This is A Very Good Question and has made me think quite a bit these last few days (thank you, Heather!). Now, some of you are probably hoping that I will reveal a back room a-brim with underpaid German grannies, churning out crocheted squares at the speed of light. Sadly, no - I am, quite simply, very fast. I've been crocheting since I was a child, so I've had a lot of practice, and I use most of my sitting time to crochet. If I'm going to watch a film, I expect to get at least two hours of solid handicrafts done in that time.

The other thing is that I am a Process Crafter. Yes, there is a term for it. I learnt about it on Susie's blog (where, over the course of the past year, I have also been enlightened, Renaissance-woman style, on a variety of issues from soap-making to stalking cats - that is, cats that stalk, as opposed to how one should stalk a cat). Some people make things because of the pleasure of the final product; others - like me - make things because they enjoy the process. I like my blankets and my cushions and my scarves, but I never make them with me in mind: I make them because I like the colours, the pattern, the excitement of seeing something come together under my fingers. Take this blanket, for example:

Aargh! My eyes! My eyes!
It's very similar to the scrapbuster I've just finished and it's for a friend's 40th birthday. I must admit that starting the same pattern directly after finishing the last was a bad idea, because I'm finding it a bit tedious. Not least because I bought myself this book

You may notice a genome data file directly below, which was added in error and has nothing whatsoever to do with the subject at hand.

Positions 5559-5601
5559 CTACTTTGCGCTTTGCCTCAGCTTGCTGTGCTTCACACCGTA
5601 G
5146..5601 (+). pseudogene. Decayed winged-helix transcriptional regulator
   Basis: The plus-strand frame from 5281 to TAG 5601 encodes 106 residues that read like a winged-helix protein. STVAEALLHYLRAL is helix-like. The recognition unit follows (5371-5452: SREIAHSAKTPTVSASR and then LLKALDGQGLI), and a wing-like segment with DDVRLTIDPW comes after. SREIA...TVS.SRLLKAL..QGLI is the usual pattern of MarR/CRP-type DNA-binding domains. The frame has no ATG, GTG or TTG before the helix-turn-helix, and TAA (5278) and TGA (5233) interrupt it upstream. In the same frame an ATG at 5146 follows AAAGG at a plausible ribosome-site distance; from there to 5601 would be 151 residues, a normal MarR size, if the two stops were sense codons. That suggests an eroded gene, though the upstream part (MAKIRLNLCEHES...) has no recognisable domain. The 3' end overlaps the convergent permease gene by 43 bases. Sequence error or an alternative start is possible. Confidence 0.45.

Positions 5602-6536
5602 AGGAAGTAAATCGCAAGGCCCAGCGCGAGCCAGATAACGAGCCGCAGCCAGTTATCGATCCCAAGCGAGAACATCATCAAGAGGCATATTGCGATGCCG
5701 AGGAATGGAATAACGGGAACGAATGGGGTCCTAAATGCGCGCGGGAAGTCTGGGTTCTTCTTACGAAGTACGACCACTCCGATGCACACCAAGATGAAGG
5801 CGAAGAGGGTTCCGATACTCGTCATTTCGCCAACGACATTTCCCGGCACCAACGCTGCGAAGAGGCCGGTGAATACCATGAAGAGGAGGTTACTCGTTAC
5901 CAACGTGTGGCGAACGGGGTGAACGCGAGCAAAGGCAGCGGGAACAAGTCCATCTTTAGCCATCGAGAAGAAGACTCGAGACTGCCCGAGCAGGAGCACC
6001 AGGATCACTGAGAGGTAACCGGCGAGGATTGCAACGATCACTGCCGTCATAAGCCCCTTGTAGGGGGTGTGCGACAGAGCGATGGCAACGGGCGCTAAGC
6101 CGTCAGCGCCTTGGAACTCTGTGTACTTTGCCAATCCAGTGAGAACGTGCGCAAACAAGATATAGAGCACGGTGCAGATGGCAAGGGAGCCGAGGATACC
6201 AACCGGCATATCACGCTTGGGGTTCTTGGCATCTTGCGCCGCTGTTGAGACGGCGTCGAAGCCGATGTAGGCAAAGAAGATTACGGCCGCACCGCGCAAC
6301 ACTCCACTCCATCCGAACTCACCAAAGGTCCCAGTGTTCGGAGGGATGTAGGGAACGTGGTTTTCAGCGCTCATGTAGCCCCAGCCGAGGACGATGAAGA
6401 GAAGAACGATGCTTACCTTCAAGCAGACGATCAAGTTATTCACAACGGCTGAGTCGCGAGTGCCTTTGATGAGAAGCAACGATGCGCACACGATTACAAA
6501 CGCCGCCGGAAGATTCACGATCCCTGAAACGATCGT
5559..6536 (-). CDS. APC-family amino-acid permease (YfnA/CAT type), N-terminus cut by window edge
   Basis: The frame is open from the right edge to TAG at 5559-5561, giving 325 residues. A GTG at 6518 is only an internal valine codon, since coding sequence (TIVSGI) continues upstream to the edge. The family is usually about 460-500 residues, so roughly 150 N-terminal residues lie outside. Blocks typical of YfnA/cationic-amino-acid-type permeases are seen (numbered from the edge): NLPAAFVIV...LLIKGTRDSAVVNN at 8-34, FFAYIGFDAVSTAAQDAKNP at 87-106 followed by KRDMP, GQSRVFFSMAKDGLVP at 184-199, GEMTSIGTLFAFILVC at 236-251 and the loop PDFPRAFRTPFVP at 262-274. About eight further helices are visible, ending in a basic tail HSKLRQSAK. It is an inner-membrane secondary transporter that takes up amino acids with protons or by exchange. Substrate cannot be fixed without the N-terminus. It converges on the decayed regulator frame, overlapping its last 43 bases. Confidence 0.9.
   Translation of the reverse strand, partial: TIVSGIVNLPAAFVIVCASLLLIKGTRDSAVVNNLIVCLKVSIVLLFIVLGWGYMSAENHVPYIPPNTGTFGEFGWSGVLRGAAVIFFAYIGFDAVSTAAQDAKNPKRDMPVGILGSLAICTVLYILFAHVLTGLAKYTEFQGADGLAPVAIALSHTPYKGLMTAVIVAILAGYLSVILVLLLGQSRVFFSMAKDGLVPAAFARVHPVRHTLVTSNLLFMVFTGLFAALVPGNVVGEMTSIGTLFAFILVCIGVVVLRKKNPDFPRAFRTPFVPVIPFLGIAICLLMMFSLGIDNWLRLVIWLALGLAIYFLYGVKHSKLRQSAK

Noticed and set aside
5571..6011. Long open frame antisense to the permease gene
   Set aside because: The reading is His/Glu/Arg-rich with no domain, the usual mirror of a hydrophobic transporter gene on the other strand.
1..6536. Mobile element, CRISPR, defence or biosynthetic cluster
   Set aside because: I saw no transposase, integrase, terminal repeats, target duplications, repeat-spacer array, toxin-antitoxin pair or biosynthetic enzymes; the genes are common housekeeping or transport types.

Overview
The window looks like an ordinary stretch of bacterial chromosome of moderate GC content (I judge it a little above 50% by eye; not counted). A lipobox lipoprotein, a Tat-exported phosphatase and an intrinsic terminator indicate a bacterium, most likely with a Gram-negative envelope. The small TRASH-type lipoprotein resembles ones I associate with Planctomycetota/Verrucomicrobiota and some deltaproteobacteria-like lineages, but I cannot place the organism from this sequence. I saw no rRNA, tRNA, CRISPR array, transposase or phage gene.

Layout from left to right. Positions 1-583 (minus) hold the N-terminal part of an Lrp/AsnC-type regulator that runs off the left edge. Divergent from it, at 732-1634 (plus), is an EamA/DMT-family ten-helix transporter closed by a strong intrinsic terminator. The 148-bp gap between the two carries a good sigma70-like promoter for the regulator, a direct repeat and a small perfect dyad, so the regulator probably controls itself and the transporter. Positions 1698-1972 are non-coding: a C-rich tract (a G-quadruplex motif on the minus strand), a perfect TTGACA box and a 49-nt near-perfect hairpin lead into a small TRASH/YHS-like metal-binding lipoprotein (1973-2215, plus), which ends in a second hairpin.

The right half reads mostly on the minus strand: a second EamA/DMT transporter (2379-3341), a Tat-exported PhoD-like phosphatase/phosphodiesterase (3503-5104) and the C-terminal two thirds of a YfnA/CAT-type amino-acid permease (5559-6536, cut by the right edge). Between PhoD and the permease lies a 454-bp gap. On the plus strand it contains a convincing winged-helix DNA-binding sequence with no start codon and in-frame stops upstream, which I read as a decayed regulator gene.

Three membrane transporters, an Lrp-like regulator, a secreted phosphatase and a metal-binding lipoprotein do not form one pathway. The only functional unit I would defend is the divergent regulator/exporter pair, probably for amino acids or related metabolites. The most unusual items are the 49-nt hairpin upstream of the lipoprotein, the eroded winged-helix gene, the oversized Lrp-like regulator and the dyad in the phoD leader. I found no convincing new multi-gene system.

I can't quilt. But even looking at this cover makes me want to. I want to start sewing pieces of material together now!
and I have a feeling it will Change My Life - or, if I am to be realistic, will fill me up with all kinds of fantastic ideas for new patterns. I haven't even looked inside it yet, I am saving it up for the perfect moment, and the anticipation is a delight. My cup doth brimeth over with excitement and potential.

In any case, despite the fact that this blanket has to be finished by the 20th February and I'm a bit sick and tired of making squares and I'd really like to read my new book and try something else, the danger that this blanket will become a massive chore is mitigated by the thrill of seeing it get bigger, and the improbable realisation that all of those crazy reds, oranges, yellows, pinks and purples actually work together in an eye-popping way, creating a blanket for a winter birthday, for a person who loves all things bright and sunshine-y.

And to stave off the boredom of excessive squaring, I'm knitting baby hats for a friend on the side.
Yes, I'm telling you - I'm fast.